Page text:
- Jace Amaro averaged a respectable 5.82 yards after the catch due in large part to a number of short passes. Both Ebron and Amaro caught the ball 6.9 yards down the field, but did so in different ways. Ebron’s average is comprised largely of screens and intermediate passes, while Amaro’s comes from a litany of quick comebacks and crossing routes.

- Theoretically, a TE’s strength and size should separate them from a bigger WR. That should lead to the ability to generate yards after contact when running with the ball. Here are the yards after contact for this group:

Niklas: 3.63
Rodgers: 3.31
ASJ: 1.69
Ebron: 3.5
Amaro: 2.96

Where Did They Line Up?

Where a TE aligns pre-snap is currently a hot topic and will continue to be as offenses spread out. Does a TE have the ability to put his hand in the dirt, is he always in the slot, how versatile is he? The chart below represents their alignment pre-snap on the totality of their targets.

- Amaro represents the TE we’re most likely to think of as an over-sized slot receiver. He still lined up for 11.8% of his targets on the offensive line, but spent an overwhelming majority of his time in the slot.

- With a bit more versatility, 21.7% of Ebron’s targets came in-line. He also has experience on the outside of the formation where 6.5% of his total targets came.

- Seferian-Jenkins by far showed the most experience in different alignments. 47% of his targets came after lining up with his hand in the dirt, while another 40% were a result of either starting in the slot or outside.

- Representing the more ‘traditional’ TE, Troy Niklas started alongside the offensive line 71% of the time. Compared to his fellow TEs who all had significant experience in the slot, Niklas only saw 13.7% of his targets come from the slot. This may make it all the more impressive that Niklas was able to get so many receptions deep down the field.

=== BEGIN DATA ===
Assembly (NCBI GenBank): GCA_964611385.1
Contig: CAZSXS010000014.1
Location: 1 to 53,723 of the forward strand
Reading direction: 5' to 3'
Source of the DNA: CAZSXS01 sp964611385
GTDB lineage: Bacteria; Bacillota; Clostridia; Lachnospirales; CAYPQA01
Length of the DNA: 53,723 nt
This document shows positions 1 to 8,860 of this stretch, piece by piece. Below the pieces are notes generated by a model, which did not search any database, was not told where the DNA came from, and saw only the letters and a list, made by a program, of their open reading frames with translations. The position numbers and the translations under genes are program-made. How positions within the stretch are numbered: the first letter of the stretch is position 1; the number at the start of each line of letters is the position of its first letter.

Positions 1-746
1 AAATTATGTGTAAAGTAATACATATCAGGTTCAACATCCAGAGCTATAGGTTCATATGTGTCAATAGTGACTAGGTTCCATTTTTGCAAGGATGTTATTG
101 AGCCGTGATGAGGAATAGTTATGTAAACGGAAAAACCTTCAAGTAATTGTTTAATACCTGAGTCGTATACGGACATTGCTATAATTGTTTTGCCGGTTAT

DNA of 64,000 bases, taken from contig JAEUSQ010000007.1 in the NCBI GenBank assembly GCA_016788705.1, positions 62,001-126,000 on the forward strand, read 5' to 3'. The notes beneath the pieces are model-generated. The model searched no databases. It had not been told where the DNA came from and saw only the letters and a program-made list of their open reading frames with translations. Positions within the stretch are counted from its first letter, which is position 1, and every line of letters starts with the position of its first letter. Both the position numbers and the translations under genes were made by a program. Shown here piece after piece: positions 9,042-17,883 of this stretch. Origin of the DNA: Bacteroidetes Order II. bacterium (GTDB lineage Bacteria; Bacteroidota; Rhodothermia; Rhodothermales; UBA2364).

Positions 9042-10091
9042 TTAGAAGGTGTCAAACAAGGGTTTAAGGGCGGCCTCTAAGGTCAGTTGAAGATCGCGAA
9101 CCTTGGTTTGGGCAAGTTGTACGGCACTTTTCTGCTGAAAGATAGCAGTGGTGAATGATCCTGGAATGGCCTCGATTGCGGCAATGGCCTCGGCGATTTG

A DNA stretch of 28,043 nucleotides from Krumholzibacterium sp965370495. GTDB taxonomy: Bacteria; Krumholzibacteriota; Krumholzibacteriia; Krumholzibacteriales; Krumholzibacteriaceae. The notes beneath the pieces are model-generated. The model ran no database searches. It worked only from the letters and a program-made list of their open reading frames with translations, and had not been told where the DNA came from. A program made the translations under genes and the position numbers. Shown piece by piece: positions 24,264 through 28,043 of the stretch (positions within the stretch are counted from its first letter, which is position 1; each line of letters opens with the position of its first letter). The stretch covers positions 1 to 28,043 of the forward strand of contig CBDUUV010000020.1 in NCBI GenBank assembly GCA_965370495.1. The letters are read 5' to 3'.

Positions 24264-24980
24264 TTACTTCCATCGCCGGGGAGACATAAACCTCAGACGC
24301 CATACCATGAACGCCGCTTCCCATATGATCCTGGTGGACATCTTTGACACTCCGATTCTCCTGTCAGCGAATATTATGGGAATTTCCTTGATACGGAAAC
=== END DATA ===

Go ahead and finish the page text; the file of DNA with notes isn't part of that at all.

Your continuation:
How Are Their Hands?

As the convergence of TEs and WRs continues, drop rate becomes a much more important metric to analyze in regard to these players. Tight ends will often have higher drop rates than wide receivers, so we’ll be less harsh on them. However, if a TE is being marketed as a ‘receiving’ player, you can’t always cut them slack for drops.

- Amaro’s drop rate of 7.7% is about average for a receiving TE. If we were talking about a receiver, we’d be getting into concerning territory – but again TEs get cut a bit of slack.

- Here’s Ebron’s dirty little secret – his hands just aren’t as good as some make them out to be. He made some nice one-handed grabs, but he also has a 11.43% drop rate which is not something to be overlooked.

- Seferian-Jenkins is in wide receiver territory here, only dropping 5.4% of his total targets. Nothing to worry about with his hands.

- Right in the middle between safe and danger territory is Troy Niklas who dropped 8.57% of his catchable targets. Unlike players like Amaro and Ebron, his targets were limited and this number was more easily skewed by a few drops.

That’s all I have for now. I’ll answer any questions and tweet out additional info such as red zone target percentage and more on Twitter @NU_Gap. Thanks for reading.